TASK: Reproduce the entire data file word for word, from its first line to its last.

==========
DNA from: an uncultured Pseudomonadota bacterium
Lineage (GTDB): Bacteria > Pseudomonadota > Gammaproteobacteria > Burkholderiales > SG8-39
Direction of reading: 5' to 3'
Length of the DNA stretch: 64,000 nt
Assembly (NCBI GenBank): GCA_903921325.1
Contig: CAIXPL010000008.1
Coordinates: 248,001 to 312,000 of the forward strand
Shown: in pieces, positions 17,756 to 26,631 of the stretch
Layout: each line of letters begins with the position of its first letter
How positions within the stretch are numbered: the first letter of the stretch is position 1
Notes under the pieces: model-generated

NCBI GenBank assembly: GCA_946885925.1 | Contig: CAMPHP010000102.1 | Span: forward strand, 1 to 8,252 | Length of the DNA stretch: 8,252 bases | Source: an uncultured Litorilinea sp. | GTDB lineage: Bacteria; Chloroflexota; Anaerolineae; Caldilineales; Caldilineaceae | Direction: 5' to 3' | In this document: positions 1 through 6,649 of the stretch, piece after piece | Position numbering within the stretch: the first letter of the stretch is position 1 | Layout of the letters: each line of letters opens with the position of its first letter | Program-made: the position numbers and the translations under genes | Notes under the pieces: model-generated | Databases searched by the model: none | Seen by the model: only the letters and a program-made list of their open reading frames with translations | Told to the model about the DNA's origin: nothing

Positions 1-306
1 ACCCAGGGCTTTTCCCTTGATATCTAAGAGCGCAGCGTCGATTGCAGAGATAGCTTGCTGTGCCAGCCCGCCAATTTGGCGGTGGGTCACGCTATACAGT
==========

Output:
DNA from: an uncultured Pseudomonadota bacterium
Lineage (GTDB): Bacteria > Pseudomonadota > Gammaproteobacteria > Burkholderiales > SG8-39
Direction of reading: 5' to 3'
Length of the DNA stretch: 64,000 nt
Assembly (NCBI GenBank): GCA_903921325.1
Contig: CAIXPL010000008.1
Coordinates: 248,001 to 312,000 of the forward strand
Shown: in pieces, positions 17,756 to 26,631 of the stretch
Layout: each line of letters begins with the position of its first letter
How positions within the stretch are numbered: the first letter of the stretch is position 1
Notes under the pieces: model-generated

NCBI GenBank assembly: GCA_946885925.1 | Contig: CAMPHP010000102.1 | Span: forward strand, 1 to 8,252 | Length of the DNA stretch: 8,252 bases | Source: an uncultured Litorilinea sp. | GTDB lineage: Bacteria; Chloroflexota; Anaerolineae; Caldilineales; Caldilineaceae | Direction: 5' to 3' | In this document: positions 1 through 6,649 of the stretch, piece after piece | Position numbering within the stretch: the first letter of the stretch is position 1 | Layout of the letters: each line of letters opens with the position of its first letter | Program-made: the position numbers and the translations under genes | Notes under the pieces: model-generated | Databases searched by the model: none | Seen by the model: only the letters and a program-made list of their open reading frames with translations | Told to the model about the DNA's origin: nothing

Positions 1-306
1 ACCCAGGGCTTTTCCCTTGATATCTAAGAGCGCAGCGTCGATTGCAGAGATAGCTTGCTGTGCCAGCCCGCCAATTTGGCGGTGGGTCACGCTATACAGT